Rafael Devers (3B – BOS)
Devers is another young player where I failed to project significant improvements. While I did expect improvements in batting average and home runs, it was nowhere near the jump he made in 2019. So while I wasn’t completely out on Devers, I just missed on his superstar breakout. Oh well. My lesson learned is that maybe year-three is the time to buy into a young prospect who had high pedigree regardless of the previous year’s performance. 

Ryan O’Hearn (1B – KCR)
After a hot final two months of 2018, I expected better numbers from O’Hearn. He showed that his power was real even if it would come with a low batting average. His power was just OK and boy was he ever a batting average drain finishing below the Mendoza line. He’s a guy where I fell in love with the Statcast metrics (12.5% barrel rate, 44.2 hard hit%, solid batted ball profile, etc). I failed to notice that he was extremely poor against offspeed and breaking pitches where his whiff rate was north of 42% on both pitch types. A few good outcomes boosted the small sample numbers against those pitches for O’Hearn in 2018. In 2019, larger samples and regression set in. He actually made a few slight improvements and was unlucky against fastballs. He might just be a deep-league option in 15-team and deeper formats in 2020. Maybe.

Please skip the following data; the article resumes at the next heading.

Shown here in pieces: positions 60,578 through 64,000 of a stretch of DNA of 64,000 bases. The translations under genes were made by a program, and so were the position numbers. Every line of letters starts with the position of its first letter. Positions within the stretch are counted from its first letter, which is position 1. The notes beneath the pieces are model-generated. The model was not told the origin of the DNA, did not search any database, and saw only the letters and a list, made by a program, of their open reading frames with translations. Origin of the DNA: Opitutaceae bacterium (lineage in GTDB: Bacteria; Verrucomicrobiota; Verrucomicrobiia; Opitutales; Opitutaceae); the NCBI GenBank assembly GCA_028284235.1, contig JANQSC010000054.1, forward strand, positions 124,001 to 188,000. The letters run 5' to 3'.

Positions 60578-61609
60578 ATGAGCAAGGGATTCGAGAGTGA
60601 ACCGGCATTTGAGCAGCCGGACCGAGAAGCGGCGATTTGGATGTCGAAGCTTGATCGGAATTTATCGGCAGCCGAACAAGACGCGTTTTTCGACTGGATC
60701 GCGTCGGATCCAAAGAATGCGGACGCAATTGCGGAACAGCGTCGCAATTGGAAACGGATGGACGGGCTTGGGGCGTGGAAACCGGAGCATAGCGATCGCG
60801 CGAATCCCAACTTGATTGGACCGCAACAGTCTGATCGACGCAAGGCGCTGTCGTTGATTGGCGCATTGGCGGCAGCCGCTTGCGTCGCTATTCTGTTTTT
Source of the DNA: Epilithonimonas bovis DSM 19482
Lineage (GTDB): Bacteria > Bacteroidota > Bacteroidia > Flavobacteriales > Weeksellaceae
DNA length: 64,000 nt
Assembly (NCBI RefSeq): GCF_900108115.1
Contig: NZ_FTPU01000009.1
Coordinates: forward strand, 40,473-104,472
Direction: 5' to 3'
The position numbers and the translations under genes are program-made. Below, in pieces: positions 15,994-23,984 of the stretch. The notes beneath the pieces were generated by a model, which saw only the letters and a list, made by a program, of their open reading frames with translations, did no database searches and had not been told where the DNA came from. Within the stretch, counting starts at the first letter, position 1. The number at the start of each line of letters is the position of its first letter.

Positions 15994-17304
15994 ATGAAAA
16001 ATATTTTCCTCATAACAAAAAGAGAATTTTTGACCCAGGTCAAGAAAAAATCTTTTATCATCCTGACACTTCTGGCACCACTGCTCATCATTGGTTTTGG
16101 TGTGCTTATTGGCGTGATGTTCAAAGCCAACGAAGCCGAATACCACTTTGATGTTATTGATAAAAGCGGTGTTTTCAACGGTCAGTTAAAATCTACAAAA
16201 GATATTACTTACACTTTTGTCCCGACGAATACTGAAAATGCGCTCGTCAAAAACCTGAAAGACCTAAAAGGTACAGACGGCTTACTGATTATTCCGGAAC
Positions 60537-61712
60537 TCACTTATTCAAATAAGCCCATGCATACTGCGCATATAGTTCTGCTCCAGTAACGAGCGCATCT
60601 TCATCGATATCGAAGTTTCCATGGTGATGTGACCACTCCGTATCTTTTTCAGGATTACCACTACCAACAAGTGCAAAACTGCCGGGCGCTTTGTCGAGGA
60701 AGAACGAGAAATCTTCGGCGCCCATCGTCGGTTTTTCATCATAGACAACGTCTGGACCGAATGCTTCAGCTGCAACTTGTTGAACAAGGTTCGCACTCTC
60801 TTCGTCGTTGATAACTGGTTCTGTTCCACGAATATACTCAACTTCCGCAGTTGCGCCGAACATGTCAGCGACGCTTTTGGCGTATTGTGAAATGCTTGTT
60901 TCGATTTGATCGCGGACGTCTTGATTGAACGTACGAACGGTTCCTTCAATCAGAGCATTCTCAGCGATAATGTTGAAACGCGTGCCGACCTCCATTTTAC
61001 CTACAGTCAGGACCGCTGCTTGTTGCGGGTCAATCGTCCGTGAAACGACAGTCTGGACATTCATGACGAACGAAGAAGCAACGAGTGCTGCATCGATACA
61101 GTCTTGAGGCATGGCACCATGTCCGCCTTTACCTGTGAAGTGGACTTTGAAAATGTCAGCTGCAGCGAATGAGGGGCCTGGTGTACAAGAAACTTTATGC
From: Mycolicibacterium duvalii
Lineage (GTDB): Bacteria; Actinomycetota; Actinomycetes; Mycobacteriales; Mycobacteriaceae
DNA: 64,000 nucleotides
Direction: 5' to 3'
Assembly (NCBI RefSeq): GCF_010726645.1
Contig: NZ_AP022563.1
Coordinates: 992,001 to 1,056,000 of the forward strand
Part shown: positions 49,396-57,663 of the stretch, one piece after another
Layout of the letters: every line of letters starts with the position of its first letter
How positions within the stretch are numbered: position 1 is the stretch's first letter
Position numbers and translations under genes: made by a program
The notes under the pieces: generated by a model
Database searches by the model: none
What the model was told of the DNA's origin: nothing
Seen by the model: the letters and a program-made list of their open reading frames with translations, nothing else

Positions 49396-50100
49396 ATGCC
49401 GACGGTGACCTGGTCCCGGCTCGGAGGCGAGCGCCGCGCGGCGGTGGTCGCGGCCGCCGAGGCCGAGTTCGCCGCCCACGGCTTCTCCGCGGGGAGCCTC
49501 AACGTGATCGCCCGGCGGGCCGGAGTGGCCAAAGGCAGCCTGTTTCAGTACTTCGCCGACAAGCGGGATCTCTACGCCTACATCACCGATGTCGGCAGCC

Follow me @FreezeStats. Check out my work at FantasyPros and Pitcher List.




Photo by: Patrick Gorski-USA TODAY Sports

FreezeStats Rankings vs ESPN Rankings – Fantasy Baseball

Part of my draft preparations involves comparing my rankings with the big box sites like ESPN and Yahoo!. Many fantasy players don’t expand their research beyond some of those big box rankings and as a result will only draft off of those cheat sheets. This is where you as an owner can gain an edge. In this article, I will compare ESPN’s site rankings with my rankings. If you want to see my complete rankings, just CLICK HERE! I just updated my Top 300 and positional rankings for the final time. Later this week, I’ll do the same with Yahoo’s rankings.

PLAYERS I’M HIGHER ON FOR 2019 – DRAFT AWAY!

FreezStats vs ESPN Rankings - Player I Like More

PlayerTeamPositionsFreezeStats RankingESPN RankingOverall Difference
Trea TurnerWSHSS6104
Ronald AcunaATLLF,CF10188
Aaron JudgeNYYRF,DH16215
Freddie FreemanATL1B14228